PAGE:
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Jim Tournas remembers when comic book conventions were sleepy havens for the outcast.
But comic conventions have outgrown their geeky roots. Events like the Boston Comic Con – which gets underway Saturday at the Seaport World Trade Center – have grown as fast as a speeding bullet into pop-culture extravaganzas for fans of superhero movies, TV shows, and video games.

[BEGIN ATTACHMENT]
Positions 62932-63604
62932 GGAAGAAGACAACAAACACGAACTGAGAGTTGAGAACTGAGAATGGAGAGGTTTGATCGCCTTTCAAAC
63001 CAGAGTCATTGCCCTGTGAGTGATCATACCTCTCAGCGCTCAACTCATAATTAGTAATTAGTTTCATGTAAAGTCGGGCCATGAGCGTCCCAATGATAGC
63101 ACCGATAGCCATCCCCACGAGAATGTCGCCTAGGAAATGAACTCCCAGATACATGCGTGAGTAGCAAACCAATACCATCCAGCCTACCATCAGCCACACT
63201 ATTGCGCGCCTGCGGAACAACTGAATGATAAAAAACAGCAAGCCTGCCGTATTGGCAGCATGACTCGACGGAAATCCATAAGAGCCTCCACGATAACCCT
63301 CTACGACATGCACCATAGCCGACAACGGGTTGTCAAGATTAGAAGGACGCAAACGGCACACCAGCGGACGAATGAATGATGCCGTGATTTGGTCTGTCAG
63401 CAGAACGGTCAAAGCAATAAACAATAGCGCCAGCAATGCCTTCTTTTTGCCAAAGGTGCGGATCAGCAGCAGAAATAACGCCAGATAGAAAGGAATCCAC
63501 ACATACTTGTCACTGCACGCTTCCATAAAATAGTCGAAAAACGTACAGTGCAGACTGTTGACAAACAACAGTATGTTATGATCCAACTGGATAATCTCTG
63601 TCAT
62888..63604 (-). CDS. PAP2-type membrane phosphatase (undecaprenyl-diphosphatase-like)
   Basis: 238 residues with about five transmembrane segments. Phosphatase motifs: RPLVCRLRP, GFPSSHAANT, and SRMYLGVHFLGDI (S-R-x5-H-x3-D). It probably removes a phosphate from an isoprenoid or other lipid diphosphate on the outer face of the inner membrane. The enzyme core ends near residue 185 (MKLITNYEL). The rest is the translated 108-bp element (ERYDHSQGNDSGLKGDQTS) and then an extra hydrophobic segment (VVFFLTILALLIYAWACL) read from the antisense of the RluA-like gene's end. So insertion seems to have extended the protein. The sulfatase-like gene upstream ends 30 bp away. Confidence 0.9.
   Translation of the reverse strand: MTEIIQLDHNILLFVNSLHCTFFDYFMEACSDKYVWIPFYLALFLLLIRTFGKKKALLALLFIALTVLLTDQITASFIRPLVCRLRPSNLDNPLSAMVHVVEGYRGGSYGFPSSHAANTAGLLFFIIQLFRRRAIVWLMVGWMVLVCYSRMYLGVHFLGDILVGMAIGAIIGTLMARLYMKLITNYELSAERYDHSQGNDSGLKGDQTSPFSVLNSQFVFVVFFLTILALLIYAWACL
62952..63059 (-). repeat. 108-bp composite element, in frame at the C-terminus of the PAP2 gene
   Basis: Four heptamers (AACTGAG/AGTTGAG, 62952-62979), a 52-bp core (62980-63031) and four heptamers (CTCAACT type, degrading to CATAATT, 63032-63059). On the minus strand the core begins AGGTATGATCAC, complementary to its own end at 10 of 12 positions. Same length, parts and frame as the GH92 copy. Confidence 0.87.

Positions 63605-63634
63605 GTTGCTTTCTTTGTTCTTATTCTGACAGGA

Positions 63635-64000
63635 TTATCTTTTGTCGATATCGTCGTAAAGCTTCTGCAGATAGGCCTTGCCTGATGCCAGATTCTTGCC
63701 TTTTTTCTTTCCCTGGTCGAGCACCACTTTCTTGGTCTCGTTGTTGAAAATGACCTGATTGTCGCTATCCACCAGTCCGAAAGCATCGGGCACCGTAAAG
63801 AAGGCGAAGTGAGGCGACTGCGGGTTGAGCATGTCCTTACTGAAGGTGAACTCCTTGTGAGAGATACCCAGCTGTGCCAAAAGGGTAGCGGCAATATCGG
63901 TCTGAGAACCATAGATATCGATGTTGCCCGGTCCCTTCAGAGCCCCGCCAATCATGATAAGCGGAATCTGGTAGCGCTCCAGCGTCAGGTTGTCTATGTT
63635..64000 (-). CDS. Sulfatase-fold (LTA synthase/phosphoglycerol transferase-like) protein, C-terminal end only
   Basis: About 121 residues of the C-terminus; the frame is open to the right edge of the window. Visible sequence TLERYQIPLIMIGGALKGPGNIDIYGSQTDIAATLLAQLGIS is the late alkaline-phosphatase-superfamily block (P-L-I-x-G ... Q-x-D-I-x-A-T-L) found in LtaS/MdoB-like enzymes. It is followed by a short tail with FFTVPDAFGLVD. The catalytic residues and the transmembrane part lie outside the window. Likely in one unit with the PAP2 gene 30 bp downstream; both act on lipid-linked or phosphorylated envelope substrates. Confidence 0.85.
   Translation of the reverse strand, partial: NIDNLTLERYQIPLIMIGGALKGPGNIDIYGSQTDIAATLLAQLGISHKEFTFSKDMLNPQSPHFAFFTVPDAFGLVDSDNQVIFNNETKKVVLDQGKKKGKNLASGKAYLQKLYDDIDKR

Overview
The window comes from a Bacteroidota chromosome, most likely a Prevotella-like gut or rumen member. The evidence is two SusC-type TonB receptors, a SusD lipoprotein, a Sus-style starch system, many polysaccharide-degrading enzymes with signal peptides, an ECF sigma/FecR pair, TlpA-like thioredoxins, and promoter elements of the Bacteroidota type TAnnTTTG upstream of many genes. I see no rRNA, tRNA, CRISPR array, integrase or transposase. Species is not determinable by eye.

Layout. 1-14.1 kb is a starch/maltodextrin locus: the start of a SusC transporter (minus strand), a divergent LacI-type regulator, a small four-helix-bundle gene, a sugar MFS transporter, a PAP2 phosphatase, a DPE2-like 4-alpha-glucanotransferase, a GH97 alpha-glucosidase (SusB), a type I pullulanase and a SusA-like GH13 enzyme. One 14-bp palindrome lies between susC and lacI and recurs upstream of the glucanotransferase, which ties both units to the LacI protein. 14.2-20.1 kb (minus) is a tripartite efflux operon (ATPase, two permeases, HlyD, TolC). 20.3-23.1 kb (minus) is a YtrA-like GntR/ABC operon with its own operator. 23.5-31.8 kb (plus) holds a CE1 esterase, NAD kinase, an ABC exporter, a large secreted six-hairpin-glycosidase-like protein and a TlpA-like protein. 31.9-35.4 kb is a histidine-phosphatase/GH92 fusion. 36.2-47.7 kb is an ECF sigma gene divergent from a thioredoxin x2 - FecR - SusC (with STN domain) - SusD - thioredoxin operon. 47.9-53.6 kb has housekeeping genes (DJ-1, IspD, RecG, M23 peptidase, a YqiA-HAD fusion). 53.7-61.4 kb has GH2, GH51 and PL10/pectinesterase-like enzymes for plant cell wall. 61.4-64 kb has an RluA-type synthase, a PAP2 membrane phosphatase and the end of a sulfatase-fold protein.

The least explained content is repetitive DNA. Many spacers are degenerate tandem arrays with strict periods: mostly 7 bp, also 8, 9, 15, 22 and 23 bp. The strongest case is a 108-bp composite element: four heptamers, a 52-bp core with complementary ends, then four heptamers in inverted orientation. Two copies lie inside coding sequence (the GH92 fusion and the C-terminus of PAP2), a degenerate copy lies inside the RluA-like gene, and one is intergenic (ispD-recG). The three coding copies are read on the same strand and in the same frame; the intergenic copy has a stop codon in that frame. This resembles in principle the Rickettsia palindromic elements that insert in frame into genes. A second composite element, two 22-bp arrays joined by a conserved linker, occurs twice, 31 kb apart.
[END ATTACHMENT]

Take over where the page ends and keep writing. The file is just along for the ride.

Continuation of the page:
“The money is really good because you can make a lot of sales in one place,” said Tournas, 60, a comic artist and manager at the Salem-based Harrison’s Comics & Pop Culture, which has a warehouse in Woburn and two stores in southern New Hampshire. “Our numbers go through the roof, because we’re selling to thousands of people instead of hundreds that come to our stores.”